He’s more valuable in daily transaction leagues given his big splits (he’s hit just .188 against left-handed pitchers over the last three seasons), but Thames clubbed 23 homers over just 346 at-bats against righties last year and is set to be on the strong side of the platoon at first base in Washington in 2020. Thames’ power no doubt benefitted from Miller Park, but he actually gets an even bigger boost in hitter’s venues with the move to Nationals Park, which ranks third in increasing run-scoring over the last three seasons. Moreover, Nationals Park ranks top-five both in boosting batting average and homers for left-handed batters over the last three years, and Thames had the fifth-longest average fly ball distance last season. He could frequently bat directly behind OBP monster Juan Soto, so Thames is a sleeper.
Paul Goldschmidt, St. Louis Cardinals
With a Yahoo ADP inside of 60, Goldy is being drafted too aggressively now on the downside of his career. Calling a pitcher’s park home for his first time ever, Goldschmidt posted by far his worst season at the plate since his rookie campaign last year. His K% and BB% have both been trending in the wrong direction for five years now, and he’s no longer a help in stolen bases, as his speed has fallen off with age. Goldschmidt is going to remain a plenty valuable fantasy first baseman, and there’s something to be said for being so durable (he’s averaged 158.2 games over the past five years), but realize he’s in decline and should continue to be hurt by a park that’s decreased home runs for righties by 19 percent over the last three seasons (among the most in the league). There’s simply no way Goldschmidt should be going ahead of Matt Olson in drafts like his current Yahoo ADP suggests.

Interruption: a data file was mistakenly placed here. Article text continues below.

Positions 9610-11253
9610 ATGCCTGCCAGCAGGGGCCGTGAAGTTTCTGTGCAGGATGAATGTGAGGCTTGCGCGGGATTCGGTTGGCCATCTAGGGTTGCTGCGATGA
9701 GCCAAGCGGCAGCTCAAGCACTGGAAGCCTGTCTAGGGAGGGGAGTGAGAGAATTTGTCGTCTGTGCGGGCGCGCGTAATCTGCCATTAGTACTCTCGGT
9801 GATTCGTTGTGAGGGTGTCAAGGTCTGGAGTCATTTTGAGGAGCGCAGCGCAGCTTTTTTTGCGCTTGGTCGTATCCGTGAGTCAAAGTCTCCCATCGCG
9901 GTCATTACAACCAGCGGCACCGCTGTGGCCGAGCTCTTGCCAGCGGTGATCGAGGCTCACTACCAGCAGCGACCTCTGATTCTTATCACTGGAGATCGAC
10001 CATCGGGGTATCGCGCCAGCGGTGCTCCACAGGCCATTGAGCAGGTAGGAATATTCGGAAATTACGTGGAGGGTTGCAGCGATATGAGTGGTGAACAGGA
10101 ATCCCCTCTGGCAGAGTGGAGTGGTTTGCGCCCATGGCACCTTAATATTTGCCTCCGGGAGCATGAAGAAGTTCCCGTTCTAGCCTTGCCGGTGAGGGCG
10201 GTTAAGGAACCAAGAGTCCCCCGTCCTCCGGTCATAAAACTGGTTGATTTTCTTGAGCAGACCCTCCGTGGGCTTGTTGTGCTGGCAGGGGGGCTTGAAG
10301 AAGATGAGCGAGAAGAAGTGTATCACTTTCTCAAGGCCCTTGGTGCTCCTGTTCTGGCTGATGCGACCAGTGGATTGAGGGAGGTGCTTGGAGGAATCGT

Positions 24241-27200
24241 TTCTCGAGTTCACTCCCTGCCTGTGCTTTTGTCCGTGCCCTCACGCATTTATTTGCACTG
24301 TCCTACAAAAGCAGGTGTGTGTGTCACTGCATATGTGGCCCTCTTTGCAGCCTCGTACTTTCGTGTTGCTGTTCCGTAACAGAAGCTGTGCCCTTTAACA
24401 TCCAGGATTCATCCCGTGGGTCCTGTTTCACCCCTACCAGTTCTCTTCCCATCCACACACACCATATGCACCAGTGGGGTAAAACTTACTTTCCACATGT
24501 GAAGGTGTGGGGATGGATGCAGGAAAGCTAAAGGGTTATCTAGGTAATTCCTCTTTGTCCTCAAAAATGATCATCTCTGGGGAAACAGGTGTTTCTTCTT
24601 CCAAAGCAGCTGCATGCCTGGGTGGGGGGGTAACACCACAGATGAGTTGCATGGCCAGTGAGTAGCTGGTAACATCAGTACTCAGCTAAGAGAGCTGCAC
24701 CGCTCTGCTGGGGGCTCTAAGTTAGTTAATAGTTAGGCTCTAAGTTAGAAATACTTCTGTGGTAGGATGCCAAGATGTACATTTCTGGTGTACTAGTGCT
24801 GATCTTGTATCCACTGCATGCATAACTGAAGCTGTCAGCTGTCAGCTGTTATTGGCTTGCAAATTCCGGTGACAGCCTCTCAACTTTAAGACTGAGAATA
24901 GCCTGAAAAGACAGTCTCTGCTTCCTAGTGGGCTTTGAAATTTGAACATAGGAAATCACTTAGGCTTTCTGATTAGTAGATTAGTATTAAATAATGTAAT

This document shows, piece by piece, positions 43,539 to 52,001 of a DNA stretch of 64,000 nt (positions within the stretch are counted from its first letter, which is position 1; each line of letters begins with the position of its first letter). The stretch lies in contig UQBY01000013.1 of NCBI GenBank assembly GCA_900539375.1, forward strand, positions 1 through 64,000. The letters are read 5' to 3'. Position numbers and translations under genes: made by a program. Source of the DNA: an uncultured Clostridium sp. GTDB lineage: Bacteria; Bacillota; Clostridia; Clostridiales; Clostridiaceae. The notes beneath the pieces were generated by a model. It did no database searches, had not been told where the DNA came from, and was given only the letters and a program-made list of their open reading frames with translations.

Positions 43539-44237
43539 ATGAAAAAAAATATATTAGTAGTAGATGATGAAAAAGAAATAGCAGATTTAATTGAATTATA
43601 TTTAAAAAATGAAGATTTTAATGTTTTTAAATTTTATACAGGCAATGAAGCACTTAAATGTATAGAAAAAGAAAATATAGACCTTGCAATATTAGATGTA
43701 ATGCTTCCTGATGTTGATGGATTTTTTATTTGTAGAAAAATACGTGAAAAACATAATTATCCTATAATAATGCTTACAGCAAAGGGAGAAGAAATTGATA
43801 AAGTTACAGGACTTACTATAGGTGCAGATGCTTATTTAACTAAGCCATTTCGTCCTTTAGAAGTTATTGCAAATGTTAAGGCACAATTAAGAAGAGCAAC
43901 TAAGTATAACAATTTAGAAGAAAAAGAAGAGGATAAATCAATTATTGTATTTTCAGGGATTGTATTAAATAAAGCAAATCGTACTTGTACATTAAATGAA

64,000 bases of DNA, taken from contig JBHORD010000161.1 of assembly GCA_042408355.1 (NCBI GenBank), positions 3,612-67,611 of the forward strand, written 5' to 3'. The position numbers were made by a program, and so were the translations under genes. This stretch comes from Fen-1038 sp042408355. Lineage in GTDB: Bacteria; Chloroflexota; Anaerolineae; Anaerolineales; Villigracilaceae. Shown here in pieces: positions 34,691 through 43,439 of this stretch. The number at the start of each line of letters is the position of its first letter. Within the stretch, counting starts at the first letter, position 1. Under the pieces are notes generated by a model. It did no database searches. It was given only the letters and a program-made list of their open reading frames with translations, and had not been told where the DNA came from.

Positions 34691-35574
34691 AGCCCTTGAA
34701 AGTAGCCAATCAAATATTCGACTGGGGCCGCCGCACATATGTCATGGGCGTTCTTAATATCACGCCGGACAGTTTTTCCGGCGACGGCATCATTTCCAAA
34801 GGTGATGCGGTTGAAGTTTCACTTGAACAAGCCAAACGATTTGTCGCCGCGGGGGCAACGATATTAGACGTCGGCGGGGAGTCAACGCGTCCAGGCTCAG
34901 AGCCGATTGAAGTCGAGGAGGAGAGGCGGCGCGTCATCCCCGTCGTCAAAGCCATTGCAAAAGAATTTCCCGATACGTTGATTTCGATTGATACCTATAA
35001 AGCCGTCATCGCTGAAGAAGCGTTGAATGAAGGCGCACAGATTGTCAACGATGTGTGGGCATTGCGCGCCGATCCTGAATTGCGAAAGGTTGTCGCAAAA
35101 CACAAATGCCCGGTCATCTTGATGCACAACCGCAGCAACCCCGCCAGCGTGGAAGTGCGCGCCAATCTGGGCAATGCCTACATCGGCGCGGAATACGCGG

Carlos Santana, Cleveland Indians